Proper nutrition is vital to good health and well-being. Healthful foods provide essential building blocks the body needs to function properly. At the same time, eating well is one of life’s great pleasures. On the other hand, eating poorly can result in chronic disease and even death.
General diet guidelines
A high-quality eating plan includes:
- A variety of vegetables.
- Fruits, especially whole fruits.
- Grains, at least half of which are whole grains.
- Fat-free or low-fat dairy, including milk, yogurt, cheese, and/or fortified soy beverages.
- A variety of protein foods, including seafood, lean meats and poultry, eggs, legumes (beans and peas), nuts and seeds.
In addition, a good diet limits saturated fats and trans fats; added sugars; and sodium.
Nutrition and aging
While proper nutrition is important for people of all ages, it particularly helps those who are older.
“For seniors, healthy eating can help increase mental acuteness, resistance to illness and disease, energy levels, immune system strength, recuperation speed, and the effectiveness of chronic health problem management,” the National Resource Center on Nutrition and Aging points out.
The National Institute on Aging offers these suggestions:
- Drink plenty of liquids, especially water, low-fat or fat free milk, or 100 percent juice. Limit beverages with added sugars or salt.
- Get advice on what to eat, how much to eat and which foods to choose from a trusted source such as the federal government’s Dietary Guidelines for Americans.
- Add a variety of vegetables of different colors to shopping lists and meals.
- To protect sensitive teeth and gums, try cooked or canned foods such as unsweetened fruit, low-sodium soups or canned tuna.
- Because the senses of smell and taste can change over time, try adding new or more herbs and spices to food to make it more pleasing.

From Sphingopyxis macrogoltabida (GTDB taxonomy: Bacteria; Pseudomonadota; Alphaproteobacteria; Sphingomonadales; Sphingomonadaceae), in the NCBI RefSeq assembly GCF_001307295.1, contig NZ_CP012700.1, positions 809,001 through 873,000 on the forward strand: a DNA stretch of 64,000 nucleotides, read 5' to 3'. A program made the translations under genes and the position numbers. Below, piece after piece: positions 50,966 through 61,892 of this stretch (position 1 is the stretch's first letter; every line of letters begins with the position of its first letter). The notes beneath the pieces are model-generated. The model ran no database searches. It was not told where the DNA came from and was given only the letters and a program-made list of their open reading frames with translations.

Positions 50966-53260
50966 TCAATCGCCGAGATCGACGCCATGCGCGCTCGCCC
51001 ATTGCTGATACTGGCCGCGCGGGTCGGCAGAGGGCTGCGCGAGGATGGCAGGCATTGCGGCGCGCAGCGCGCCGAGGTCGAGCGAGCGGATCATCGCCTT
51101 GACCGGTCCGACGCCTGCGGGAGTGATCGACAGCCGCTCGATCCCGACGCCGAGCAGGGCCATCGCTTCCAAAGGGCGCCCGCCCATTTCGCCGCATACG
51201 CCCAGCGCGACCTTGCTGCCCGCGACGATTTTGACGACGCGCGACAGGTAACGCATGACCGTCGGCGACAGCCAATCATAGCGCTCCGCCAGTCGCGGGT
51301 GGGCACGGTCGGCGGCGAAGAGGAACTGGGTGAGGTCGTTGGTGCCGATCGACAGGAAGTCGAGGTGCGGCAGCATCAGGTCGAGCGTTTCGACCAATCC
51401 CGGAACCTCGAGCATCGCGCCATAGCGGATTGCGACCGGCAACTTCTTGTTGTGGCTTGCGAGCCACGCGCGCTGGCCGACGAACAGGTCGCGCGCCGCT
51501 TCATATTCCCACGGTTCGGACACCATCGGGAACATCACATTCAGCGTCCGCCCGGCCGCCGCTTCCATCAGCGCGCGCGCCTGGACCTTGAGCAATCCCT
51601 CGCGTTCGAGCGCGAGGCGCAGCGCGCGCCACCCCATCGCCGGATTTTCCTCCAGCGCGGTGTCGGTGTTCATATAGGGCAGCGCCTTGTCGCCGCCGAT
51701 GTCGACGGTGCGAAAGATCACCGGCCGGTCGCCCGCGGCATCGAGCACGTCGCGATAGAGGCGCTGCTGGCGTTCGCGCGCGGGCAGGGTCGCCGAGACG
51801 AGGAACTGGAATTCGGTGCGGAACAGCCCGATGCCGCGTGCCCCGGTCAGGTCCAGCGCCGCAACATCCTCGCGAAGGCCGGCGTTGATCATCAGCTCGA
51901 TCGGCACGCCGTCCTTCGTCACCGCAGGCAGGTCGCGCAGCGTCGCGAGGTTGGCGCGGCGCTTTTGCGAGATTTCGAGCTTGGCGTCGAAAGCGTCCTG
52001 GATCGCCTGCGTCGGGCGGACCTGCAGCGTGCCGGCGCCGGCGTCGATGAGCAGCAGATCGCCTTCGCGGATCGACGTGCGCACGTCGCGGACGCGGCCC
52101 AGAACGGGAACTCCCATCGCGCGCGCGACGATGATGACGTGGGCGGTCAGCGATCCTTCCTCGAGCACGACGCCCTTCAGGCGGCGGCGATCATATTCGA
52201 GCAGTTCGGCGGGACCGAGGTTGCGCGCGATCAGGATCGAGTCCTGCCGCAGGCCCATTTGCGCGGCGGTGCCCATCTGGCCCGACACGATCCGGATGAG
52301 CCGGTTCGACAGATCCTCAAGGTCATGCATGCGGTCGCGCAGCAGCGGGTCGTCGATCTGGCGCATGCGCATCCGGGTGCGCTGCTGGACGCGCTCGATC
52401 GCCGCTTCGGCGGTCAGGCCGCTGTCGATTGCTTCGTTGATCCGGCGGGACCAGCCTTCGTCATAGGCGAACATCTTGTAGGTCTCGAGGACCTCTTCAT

Ask your doctor about vitamins or supplements.
The importance of dietary fiber
Dietary fiber is a crucial part of the diet. It helps you feel full faster (thereby cutting down on overeating), aids in digestion and helps prevent constipation.
In addition to its benefits in any eating plan, a diet rich in fiber can help those with gastrointestinal problems such as irritable bowel syndrome and diverticulitis.
Still, many Americans don’t eat the recommended 20 grams to 35 grams of fiber each day.
- These changes recommended by the American Academy of Family Physicians can help add fiber to your diet:
- Eat at least 2 cups of fruits and 2 1/2 cups of vegetables each day
- Replace refined white bread with whole-grain breads and cereals. Choose brown rice instead of white rice.
- Check nutrition fact labels for the amount of dietary fiber. Try to get 5 grams of fiber per serving.
- Add a quarter-cup of wheat bran (miller’s bran) to foods. You can put it in cooked cereal, applesauce or meat loaf.
- Eat a half-cup of cooked beans, such as navy, kidney, pinto, black, lima or white beans.
It’s not a good idea to add too much fiber to your diet all at once. Instead, add it gradually.
2015-2020 Dietary Guidelines for Americans: www.health.gov/dietaryguidelines/2015
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